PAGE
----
Time travel is one of the numerous motifs that consistently appear in the science fiction (SF) genre. In Reading Science Fiction, when the discussion of time travel rises in the pop culture section of the book, it is mentioned that one of the purposed time travel is used by the characters of a story is to fix something in the past that once had gone wrong. When reading this line, I immediately thought of the show, Quantum Leap, which was not mentioned in the articles at all.
Here is a very general description of the storyline from Internet Movie Database (IMDB.com) for those who do not know:
Doctor Sam Beckett led a group of top scientists into the desert to research his theory that a man could time travel within his own lifetime. Unfortunately, in order to save his funding, he was forced to enter the accelerator prematurely and vanished. He then found himself in someone else's body with partial amnesia. His only contact from home is Al, a holographic image only he can see and hear. Setting right things which once went wrong, Sam leaps from life to life, hoping each time that this is the final leap home.
In each episode, Sam must figure out who he is and what he has to make right of the situation he has leaped into.
Though time travel isn't something new in the SF genre, Quantum Leap beings a different aspect of time travel into play. Having watched most of the show, Sam can not control where or when he leaps from time to time. The driving force of these leaps is never revealed; he just hopes the next leap is back to the lab in which he disappeared from. When he leaps into the body of whoever in whatever time, the "actual person" he has left into is back in the science lab in Sam's time, usually confused and scared, not understanding what is happening to him, much like Sam after he has leaped. But once Sam has leaped in a person, he controls all aspects of that person and, not only fixes what went wrong involving that person, he changes the affects of time while the actual person is rendered helpless of control over their own lives. This is a power God-like: almost an all- ruling ability to change- well history! But what if it is God who is having Sam leap around from decade to decade, fixing things that went wrong in the world. This brings as whole new aspect to discussing science in relation to religion. This topic of course would be too in depth for a single blog post, but the connection is there. How can there be a pre-destined plan in a person's life if time travel is possible? Would time travel disprove the existence of [a] God is a person can go back and change history ( which would affect the years after the event)?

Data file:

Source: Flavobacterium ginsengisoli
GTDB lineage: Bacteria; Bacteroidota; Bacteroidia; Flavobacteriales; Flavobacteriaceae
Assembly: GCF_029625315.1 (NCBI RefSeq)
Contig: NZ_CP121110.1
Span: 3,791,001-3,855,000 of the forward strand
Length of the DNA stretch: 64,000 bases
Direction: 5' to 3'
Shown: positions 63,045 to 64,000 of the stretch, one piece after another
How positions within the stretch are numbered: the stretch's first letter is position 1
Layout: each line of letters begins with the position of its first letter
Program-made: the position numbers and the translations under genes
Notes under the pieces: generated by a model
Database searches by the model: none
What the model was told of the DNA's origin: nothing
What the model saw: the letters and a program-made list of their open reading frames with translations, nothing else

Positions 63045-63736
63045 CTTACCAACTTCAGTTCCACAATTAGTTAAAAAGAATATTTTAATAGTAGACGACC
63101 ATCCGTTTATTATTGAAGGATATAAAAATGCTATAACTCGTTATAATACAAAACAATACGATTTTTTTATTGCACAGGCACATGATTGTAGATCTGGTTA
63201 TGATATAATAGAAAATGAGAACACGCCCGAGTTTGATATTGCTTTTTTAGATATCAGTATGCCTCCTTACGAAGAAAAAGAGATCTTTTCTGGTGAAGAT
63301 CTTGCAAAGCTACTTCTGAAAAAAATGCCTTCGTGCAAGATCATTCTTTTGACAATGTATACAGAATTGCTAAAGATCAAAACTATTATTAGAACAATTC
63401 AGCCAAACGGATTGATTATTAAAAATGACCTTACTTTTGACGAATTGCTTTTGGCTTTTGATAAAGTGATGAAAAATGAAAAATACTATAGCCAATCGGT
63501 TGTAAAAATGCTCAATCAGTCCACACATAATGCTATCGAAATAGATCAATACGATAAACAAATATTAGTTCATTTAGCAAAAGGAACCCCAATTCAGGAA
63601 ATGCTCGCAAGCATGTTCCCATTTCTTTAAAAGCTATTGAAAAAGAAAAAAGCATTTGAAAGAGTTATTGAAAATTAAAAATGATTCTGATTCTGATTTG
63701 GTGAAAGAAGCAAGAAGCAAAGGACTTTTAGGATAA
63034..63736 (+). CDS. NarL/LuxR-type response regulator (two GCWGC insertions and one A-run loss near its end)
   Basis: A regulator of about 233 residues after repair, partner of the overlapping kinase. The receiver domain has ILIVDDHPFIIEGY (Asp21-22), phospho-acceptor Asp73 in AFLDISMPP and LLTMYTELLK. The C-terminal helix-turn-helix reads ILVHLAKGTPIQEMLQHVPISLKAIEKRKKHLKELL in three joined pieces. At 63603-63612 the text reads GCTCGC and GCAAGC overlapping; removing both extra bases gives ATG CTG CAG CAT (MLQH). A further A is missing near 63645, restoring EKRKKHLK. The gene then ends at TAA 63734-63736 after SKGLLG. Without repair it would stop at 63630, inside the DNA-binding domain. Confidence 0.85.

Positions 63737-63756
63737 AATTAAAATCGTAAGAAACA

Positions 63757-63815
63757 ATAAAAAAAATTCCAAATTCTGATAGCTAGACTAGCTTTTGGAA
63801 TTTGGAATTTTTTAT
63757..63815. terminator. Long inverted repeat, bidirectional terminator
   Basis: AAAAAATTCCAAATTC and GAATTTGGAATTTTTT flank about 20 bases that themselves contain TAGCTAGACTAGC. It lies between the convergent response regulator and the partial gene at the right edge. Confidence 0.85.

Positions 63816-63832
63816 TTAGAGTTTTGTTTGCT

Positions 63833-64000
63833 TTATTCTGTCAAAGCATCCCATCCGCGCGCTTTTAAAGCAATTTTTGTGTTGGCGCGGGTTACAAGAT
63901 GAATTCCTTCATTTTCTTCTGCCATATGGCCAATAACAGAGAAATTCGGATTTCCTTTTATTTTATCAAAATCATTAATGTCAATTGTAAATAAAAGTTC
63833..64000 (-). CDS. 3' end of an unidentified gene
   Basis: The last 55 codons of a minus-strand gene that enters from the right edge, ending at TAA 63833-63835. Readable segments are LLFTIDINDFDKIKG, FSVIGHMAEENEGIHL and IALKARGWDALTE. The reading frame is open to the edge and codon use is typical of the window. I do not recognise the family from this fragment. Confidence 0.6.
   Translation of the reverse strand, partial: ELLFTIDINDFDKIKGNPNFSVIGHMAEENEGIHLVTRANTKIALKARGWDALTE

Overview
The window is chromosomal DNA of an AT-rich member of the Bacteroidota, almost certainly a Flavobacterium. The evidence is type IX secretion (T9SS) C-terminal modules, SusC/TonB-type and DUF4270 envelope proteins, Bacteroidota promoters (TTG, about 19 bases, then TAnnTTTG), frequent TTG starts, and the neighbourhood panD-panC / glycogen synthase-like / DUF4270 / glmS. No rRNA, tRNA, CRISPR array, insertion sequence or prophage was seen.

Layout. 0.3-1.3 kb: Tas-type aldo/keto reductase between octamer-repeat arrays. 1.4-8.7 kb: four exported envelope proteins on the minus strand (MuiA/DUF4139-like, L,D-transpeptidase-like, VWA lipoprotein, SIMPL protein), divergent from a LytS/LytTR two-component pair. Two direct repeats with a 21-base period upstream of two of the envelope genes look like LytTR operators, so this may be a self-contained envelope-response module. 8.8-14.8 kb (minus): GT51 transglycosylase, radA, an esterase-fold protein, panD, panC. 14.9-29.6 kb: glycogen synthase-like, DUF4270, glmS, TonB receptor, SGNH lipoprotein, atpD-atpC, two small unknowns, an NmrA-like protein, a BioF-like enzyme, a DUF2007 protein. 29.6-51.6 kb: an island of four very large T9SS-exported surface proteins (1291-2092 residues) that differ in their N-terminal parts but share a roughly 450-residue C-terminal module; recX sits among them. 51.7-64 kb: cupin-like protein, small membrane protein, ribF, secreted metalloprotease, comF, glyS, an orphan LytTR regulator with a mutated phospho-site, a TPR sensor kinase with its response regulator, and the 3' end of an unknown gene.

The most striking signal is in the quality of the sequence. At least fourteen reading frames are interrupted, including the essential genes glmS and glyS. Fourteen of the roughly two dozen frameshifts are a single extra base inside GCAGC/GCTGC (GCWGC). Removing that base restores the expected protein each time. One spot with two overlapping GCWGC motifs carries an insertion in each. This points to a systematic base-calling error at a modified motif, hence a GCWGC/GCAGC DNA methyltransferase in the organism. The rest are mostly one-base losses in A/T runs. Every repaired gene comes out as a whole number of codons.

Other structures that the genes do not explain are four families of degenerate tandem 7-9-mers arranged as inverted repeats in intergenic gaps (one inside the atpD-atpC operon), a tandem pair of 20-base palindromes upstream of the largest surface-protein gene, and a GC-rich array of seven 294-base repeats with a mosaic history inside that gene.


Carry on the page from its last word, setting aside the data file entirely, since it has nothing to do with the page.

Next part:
These are just a few questions SF, at least not in Reading Science Fiction, has not addressed.